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The Pyramid of Doom: A javaScript Style Trap

DISCLAIMER: Using promises is a much better way to handle asynchronous situations. Use the advice in this post only as a last resort.

The term “Pyramid of Doom” was coined (as far as I know) from the JavaScript Jabber podcast episode 1: Asynchronous Programming.

In JavaScript that uses AJAX and other asynchronous methods they all take a function as a callback argument. A common yet ugly style to code this is using anonymous functions:

setTimeout( function() {
alert("Hello World!");
}, 1000);

Although these are quick and easy they can really get over complicated producing a ever increasing indent to the code. This has the effect of making a pyramid like shape out of the whitespace when you turn it on it side:

The Pyramid of Doom (pyramid.js)
// Code uses jQuery to illustrate the Pyramid of Doom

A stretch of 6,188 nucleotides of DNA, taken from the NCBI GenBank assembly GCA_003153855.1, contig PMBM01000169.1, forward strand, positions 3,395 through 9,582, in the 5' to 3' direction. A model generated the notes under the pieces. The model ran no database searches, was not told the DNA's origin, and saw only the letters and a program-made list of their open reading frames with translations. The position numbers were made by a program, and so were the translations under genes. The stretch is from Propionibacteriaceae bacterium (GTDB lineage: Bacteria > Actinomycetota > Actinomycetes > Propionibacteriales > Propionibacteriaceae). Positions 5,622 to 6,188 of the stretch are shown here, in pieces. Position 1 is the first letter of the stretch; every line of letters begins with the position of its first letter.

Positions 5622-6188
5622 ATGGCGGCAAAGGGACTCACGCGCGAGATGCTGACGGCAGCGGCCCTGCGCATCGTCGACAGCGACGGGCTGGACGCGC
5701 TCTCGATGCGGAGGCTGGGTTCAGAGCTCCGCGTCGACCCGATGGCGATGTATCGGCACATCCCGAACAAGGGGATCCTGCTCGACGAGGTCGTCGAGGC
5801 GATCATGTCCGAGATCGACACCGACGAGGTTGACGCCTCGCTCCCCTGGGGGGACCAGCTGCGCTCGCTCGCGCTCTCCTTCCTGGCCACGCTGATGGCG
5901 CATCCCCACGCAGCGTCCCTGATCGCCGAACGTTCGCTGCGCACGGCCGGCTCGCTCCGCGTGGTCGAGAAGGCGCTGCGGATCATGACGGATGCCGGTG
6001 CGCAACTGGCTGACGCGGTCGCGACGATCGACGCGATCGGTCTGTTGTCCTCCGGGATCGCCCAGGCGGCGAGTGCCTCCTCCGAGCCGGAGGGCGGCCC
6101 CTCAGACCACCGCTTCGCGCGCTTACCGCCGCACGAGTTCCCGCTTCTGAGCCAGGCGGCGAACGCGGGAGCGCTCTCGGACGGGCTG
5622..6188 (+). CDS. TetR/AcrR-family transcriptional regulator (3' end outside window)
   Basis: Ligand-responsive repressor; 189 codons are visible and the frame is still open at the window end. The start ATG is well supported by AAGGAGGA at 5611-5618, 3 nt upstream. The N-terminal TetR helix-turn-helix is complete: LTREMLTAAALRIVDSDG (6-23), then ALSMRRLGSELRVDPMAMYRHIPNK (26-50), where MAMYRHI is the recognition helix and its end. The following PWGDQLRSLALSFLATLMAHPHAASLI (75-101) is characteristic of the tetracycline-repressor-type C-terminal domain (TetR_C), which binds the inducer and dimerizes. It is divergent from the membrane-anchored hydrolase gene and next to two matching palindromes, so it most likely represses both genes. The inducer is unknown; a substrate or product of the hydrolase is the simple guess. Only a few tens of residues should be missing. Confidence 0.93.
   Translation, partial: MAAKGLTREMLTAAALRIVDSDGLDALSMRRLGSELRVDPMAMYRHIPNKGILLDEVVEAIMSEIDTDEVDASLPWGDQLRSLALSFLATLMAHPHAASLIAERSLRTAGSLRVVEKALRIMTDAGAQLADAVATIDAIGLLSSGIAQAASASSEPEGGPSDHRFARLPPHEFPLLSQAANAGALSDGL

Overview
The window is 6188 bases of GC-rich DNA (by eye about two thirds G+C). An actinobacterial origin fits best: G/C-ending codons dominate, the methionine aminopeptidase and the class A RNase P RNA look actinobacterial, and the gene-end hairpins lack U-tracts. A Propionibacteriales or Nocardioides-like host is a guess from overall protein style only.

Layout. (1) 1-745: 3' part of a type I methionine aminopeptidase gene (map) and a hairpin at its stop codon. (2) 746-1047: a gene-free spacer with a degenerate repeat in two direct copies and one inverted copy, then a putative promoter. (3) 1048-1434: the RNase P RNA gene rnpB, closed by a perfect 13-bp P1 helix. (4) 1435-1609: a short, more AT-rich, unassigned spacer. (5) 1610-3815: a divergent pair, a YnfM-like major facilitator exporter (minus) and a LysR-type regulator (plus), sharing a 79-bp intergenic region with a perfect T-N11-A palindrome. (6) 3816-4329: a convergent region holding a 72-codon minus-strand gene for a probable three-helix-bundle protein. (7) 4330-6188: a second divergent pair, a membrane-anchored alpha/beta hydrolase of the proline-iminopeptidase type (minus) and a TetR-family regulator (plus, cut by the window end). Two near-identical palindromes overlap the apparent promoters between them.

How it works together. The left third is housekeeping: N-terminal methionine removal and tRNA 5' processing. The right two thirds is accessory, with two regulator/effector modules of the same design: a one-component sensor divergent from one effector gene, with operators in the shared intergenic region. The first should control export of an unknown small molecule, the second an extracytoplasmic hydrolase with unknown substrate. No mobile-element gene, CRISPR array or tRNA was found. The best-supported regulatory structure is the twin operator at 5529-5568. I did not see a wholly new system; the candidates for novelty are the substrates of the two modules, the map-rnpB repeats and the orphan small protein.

(function($) {
$(function(){
$("button").click(function(e) {
$.get("/test.json", function(data, textStatus, jqXHR) {
$(".list").each(function() {
$(this).click(function(e) {
setTimeout(function() {
alert("Hello World!");
}, 1000);
});
});
});
});
});
})(jQuery);

This leads to a difficulty in readability. It also confuses what is in scope and out of scope. A refactoring might included named functions that makes it easier to see what is happening and understand scoping.

Refactored Version to avoid the Pyramid (refactor.js)
// Code uses jQuery
(function($) {
function init() {
// Add onClick to buttons
$("button").click(getData);
}
function getData() {
$.get("/test.json", onSuccess);
}
function onSuccess(data, textStatus, jqXHR) {
$(".list").each(addListOnClick);
}
function addListOnClick(e) {
$(this).click(helloWorldTimeout);
}
function helloWorldTimeout() {
setTimeout(helloWorldAlert, 1000);
}
function helloWorldAlert() {
alert("Hello World!");
}
$(init);
})(jQuery);

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